Owning Your Style: According to Alan Flusser

Alan Flusser & Michael Drake

If there is one name in the world of menswear that genuinely deserves the overwrought moniker of legend, it’s Alan Flusser.

Alan is not just a menswear designer, not just an author, not just an innovator, and not just the guy who invented Gordon Gekko’s signature look for the movie Wall Street. He is also one of the most well-versed and well-read menswear experts alive today. Flusser’s close friend Ralph Lauren even asked him to write his biography, a very personal project on which he is currently working.

He also happens to be a very nice guy.

Alan Flusser literally wrote the book on dressing well; more accurately, he wrote the books. When people ask me what they should read to help them learn about dressing well, I typically start off with, “anything by Flusser.”

So, when I first met Alan, it was my equivalent of a young baseball fan meeting, say, Babe Ruth. Flusser exudes a passion for clothing and possesses an unwavering assertion that dressing well, and carefully choosing clothing that fits your coloration and frame, comfort and personal style, matter even more today.

Having more or less created what is often referred to as the “New York” or “Wall Street” look, he is the embodiment of owning your style. Flusser’s rules are logical and designed to help guide a customer or reader to clothing that works well for them, that matches their body type and personal attributes, and best expresses their personality.

Over the intervening years, Alan Flusser has been a mentor and guide. Among other things, we have discussed the continuing lack of real guidance for many young men who are looking for role models when it comes to dressing well. Too often, magazines and celebrities, “style experts,” and self-professed consultants focus on ephemera like of-the-moment trends and looks that, frankly, don’t look very good. That’s not dressing; it’s dressing up like someone else.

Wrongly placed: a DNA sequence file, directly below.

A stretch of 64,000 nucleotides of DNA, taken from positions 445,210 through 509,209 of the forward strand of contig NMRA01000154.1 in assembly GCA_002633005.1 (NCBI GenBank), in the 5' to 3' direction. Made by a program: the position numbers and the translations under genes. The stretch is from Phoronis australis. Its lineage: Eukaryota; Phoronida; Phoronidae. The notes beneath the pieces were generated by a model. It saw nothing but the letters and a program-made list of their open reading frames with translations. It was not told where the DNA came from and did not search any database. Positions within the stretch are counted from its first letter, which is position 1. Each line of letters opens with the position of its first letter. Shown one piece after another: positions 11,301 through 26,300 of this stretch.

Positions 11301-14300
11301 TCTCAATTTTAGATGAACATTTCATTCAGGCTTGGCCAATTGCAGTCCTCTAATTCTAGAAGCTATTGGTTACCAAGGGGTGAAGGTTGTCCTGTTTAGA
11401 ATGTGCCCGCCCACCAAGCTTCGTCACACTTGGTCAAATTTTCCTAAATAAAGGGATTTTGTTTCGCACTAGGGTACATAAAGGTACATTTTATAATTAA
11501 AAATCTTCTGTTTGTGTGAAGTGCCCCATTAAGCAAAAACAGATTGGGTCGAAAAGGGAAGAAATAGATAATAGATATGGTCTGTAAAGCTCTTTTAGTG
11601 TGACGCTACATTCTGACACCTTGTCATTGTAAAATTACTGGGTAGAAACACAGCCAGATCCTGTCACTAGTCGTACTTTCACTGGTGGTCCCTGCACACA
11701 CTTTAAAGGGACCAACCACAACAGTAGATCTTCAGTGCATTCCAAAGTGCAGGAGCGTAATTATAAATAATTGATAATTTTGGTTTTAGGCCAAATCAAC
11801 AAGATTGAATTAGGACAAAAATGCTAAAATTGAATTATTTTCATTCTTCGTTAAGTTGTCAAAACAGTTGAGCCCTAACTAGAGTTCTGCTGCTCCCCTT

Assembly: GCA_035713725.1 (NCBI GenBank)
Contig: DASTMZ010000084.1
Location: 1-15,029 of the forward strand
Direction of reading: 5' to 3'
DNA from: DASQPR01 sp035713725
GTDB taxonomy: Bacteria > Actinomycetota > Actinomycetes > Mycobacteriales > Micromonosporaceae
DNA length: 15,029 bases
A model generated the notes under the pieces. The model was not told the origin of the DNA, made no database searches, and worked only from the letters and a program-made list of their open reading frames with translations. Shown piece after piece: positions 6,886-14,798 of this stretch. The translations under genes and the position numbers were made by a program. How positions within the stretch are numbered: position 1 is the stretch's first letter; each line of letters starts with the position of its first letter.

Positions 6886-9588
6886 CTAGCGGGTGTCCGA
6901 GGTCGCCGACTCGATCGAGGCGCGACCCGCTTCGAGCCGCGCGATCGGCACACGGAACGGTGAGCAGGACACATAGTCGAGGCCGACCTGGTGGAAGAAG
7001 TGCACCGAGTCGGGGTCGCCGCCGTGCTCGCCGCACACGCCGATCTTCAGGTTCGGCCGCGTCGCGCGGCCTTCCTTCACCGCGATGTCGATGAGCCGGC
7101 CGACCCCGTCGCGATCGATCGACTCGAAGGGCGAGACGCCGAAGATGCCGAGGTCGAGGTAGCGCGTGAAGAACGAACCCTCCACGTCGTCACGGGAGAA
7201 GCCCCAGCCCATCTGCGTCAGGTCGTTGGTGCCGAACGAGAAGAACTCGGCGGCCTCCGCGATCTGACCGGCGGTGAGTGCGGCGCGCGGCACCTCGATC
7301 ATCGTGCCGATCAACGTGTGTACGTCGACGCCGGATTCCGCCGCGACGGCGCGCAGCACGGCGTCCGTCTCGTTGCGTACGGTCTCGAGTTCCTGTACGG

Mount-Gay_Logo_100x100As an educator at heart, Alan is relentless in his focus on the why and how of dressing well and creating personal style. Grounded in classic English fashion and infused with 1930s American glamour, he has an attitude and persona that are forward-looking and intellectually aggressive but not rude. There is the Flusser way to dress and that’s what you need to buy into when you ask Alan and his team for help with your wardrobe. It’s elegant and casual, formal but witty.

If I have learned anything from this remarkable gentleman, it’s that owning your style is an active pursuit. Owning your style means that you take a participatory role in developing a sense of self and a sense of your own fashion. You take the time to learn about what makes you look your best and what flatters you the most. You know those guys who always seem to look sharp and put together no matter what, the ones who make it look so effortless and cool? Chances are, they work at it.

Alan Flusser taught, and continues to teach me, that the act of developing and owning your personal style is something that ultimately affects every part of your life – and that’s a good thing.

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Disclosure: Compensation was provided by Mount Gay Distilleries via Glam Media.  The opinions expressed herein are those of the author and are not indicative of the opinions or positions of Mount Gay Distilleries.

    One Comment

    1. Hi,
      Owning your style: This is really a big issue! Thanks for raising it again.
      For a start, I muss confess that I haven’t read Flusser, nor any other writer on men’s style. Only recently, have I started to pay attention to blogs dedicated to men’s wear.
      Now, from what I have gathered so far, I have come to think that a sense of style starts with shoes. I also think that style has to do with the social environment within which a man evolves. Of course, it doesn’t mean that this surrounding somehow dictates what a man would come up with as his style.
      I remember a high profile French lawyer I have met for years, and believe it or not, I can’t recall a single occasion having seen him in a suit! I still wonder how he has come to ditch the suit. His style is, I would say, sharp Friday casual that combines British, Italian and French items. Honestly, I do not remember either having ever met in Paris or elsewhere, not even in Italy, a guy with such a keen sense of style. His case is truly amazing! All the items of his wardrobe seem to have been purchased from the best makers: from his shoes – apparently all British, but his cordovan loafers by Alden – to his ties!
      As we all know, once a man decides to ditch the uniform, his challenge becomes how to consistently match the various items that make up his outfits. Apparently, this has never been a problem for this guy.
      Now, while musing over how he has come to construct his style this way, I wonder whether a style a man may come up to embrace isn’t somehow premised on a vision.
      Niils

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